MILWAUKEE -- We're nearing the end of February, and one community production group wanted to close Black History Month with a bang! Using music, dance and drama, a community-based theater group captured African American history in a production called "We Are The Drum."
"It's mostly about telling a story. It's about how African Americans can help each other and that different races can join together," CAPITA Productions performer Josie Thompson said.
CAPITA Productions put on the show. CAPITA Productions creates multicultural awareness, while providing an outlet for people of all ages to be trained in theater for free. "We teach communities how to act, and not just on the stage, but in everyday life," CAPITA Productions Vice-President K.C. Williams said.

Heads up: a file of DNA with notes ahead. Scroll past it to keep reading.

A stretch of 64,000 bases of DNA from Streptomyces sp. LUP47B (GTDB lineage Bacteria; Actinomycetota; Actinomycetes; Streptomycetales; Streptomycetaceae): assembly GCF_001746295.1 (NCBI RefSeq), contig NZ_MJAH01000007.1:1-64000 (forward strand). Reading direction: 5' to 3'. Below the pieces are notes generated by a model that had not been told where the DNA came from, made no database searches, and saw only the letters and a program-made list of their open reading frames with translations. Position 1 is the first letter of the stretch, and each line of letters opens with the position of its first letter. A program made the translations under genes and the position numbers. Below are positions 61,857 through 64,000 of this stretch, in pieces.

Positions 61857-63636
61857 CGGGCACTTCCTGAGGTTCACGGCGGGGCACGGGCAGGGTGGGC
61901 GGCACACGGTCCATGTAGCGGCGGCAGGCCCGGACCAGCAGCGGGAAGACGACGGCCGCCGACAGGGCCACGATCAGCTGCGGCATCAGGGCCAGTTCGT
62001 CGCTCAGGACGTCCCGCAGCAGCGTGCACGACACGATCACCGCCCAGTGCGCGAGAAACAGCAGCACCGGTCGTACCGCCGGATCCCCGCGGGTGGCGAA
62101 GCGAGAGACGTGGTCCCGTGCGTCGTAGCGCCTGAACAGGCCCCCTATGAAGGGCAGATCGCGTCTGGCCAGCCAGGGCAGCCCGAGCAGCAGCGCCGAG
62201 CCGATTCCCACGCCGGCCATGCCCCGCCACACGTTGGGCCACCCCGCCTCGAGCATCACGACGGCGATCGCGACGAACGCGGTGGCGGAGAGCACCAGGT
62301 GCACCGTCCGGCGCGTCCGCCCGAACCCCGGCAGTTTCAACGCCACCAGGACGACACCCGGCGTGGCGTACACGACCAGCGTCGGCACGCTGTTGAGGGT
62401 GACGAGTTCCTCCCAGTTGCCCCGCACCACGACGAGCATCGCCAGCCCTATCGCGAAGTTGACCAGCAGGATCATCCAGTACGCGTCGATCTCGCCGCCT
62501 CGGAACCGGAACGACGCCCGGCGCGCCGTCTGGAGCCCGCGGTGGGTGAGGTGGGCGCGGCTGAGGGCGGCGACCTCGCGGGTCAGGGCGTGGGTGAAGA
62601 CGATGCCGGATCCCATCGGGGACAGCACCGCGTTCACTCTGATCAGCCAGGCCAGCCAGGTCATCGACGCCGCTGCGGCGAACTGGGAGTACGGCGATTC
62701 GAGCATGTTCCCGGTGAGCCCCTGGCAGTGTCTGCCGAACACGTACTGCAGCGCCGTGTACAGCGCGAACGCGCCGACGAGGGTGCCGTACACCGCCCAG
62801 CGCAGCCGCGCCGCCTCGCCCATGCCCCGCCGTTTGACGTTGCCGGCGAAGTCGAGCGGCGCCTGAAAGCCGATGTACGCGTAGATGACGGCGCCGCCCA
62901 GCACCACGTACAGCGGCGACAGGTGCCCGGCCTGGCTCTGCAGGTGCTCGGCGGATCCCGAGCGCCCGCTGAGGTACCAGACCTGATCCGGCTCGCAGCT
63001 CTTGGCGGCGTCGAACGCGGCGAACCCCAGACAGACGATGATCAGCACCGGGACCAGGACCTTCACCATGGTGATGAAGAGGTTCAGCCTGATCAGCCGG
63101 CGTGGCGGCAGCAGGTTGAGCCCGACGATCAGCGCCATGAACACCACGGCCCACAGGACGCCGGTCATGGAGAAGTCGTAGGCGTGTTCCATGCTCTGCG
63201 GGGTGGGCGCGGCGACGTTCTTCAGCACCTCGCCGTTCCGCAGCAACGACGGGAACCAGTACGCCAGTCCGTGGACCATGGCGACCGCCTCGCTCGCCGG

"We Are the Drum" captivates audiences while teaching history. "If one person gets touched out there, then we have done something," "I've learned so much about African history here, and it's just really changed my life," CAPITA Productions performer Berdina Howard said.
The presentation covers everything from slavery to the Civil Rights Movement. One of the highlights was the protests in 1967 for open housing. For 200 days, activists marched in Milwaukee. They faced hostile crowds, but that didn't stop their fight to give African Americans the ability to live where they want within the city. "This open housing got national attention, and was a spearhead for the whole nation, and it happened right here in Milwaukee, Wisconsin," Williams said.
The performance was especially meaningful for Lyneria McGee as she marched in the movement. "At the time, I didn't know the magnitude of what we did, but we actually got open housing for the nation, and not just Milwaukee. It became a bill," McGee said.
CAPITA Productions hopes to continue using theater to spread its message of peace and love to all generations.